With fewer homes on the market, there’s more competition. Effectively, a funnel has been created where only the wealthiest are able to filter through. As they elbow each other out for a diminishing supply of homes, they push prices up higher and higher. The pace of these increases can be jarring. Nationally, U.S. home prices rose at the highest levels in 15 years, the period just before the housing bubble popped in 2008.
Those who can’t afford to compete in one neighborhood, bounce out to the next, which forces people in that neighborhood who can’t afford to buy a home to bounce out to the next; so on and so forth. When zoning codes are paired with lot size minimums, regulations that restrict how small lots can be, those half acres of land can stretch to be even larger once on bounces out to the inner suburbs. Eventually, people are forced to drive until they qualify for housing they can afford, which can be several hours away in commuting time from downtown and other amenities a day. Super commuters don’t drive 3+ hours to work because they love cars so much. They’re victims of a broken system.
While the market looks a lot like 2005–2008 on the surface, the underlying fundamentals today are very different from back then. We are in a record low rate environment, we’ve experienced unprecedented support via fiscal stimulus, and mortgage underwriting standards are far stronger than in the oughts, which has led to less leverage and reduced the likelihood that a pile of cards built on risky mortgages will collapse the economy.
The increase in home values is due to record low housing inventory, record high savings rates, record low interest rates and historically high demand which has been augmented by an increased awareness (read: dissatisfaction) of one’s home life during the pandemic. This is no bubble. Sky-high home prices reflect the predictable outcome of a market that refuses to fix it’s supply-demand imbalance.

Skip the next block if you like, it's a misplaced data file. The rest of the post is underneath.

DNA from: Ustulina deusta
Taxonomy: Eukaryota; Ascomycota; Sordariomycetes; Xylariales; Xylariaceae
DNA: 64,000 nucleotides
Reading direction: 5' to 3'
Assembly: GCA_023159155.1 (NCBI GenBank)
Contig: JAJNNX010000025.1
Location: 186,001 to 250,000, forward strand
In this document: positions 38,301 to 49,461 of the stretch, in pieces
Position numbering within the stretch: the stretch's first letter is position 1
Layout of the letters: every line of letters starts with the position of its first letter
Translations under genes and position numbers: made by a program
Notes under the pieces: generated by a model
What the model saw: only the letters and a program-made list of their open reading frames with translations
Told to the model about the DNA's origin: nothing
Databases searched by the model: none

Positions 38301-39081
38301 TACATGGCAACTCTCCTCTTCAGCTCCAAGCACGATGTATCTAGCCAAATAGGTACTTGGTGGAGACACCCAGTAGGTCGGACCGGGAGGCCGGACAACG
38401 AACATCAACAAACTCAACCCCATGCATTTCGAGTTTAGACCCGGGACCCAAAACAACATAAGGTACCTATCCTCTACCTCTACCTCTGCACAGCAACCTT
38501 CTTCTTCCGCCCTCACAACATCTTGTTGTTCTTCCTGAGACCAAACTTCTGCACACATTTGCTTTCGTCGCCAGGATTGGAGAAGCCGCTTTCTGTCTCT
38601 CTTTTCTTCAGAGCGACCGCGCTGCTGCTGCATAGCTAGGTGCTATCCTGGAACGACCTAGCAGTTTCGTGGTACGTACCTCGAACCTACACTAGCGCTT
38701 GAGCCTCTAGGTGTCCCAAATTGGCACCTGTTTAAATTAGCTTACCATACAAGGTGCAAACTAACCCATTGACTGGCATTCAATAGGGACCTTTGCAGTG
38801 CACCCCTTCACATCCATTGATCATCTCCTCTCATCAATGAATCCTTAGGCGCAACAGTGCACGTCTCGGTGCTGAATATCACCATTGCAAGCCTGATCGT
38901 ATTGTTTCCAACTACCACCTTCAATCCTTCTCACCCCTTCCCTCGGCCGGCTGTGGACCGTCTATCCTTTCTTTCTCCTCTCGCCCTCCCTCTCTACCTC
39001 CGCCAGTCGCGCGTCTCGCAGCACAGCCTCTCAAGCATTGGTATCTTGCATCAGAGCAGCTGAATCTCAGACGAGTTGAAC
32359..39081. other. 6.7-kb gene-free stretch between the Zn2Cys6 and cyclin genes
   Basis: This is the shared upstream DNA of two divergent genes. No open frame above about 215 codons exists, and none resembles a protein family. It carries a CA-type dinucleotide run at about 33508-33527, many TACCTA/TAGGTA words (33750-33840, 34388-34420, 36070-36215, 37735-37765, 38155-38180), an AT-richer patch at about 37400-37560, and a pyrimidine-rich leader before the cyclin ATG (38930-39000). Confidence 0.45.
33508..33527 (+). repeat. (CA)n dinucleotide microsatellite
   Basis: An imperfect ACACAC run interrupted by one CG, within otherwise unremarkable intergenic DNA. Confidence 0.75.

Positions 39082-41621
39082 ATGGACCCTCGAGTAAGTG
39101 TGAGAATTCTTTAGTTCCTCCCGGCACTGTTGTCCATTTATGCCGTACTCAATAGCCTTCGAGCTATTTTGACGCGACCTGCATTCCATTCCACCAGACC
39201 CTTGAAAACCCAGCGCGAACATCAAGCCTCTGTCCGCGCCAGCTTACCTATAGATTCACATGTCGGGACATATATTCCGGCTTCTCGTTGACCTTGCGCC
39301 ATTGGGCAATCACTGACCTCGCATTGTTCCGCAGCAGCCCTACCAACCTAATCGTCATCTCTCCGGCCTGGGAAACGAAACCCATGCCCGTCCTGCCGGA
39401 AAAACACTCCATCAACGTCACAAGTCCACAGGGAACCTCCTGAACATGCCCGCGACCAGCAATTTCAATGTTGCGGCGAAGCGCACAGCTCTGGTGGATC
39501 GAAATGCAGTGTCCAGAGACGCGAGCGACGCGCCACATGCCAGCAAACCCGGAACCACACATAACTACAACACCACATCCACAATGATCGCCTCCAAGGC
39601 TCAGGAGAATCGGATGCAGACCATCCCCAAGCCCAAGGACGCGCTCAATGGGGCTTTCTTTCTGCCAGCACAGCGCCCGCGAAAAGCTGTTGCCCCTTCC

So what do we do? Throw our hands up and tell younger people, tough luck, you’re priced out of your market, uproot your entire life so you can afford a home? Of course not. That’s absurd. We need to loosen zoning regulations to allow more homes to be built where more people want to live.
This is the only way to fix a historically faulty housing market that has refused to believe increased home prices are problem. Who can blame those who hold the levers to this system? In the last year alone, homeowners have increased their equity by $1.5 trillion. We have to take decisions out of the hands of those who have a vested interest in prices increasing at the expense of all other segments of society.
There may be hope around the corner. Biden’s American Jobs Plan Proposal would make meaningful strides. Jamelle Bouie explains:
Biden wants $213 billion to “build, preserve and retrofit more than two million homes and commercial buildings,” according to the White House fact sheet on the plan. He would pair this with incentives and regulations to “eliminate state and local exclusionary zoning laws,” which raise the price of housing through strict limits on the amount of housing that can be built in the first place and the form homes take when they do get built.
This is a start. But only a start. We need to move away from a market that is structured such that when it operates correctly, the entire country see it as a bubble. Homeownership and private property rights are among the most sacred values Americans hold. They are the bedrock of the dream that has been drilled into our heads since children. I don’t believe that the fulfillment of an American dream should mean everyone being forced to buy a home, as that’s how we’ve arrived in a country ruled by single family homes, but that’s for a different time. For now, we must make this dream as attainable as possible.
Break the restrictions to homeownership in America, and let the people live.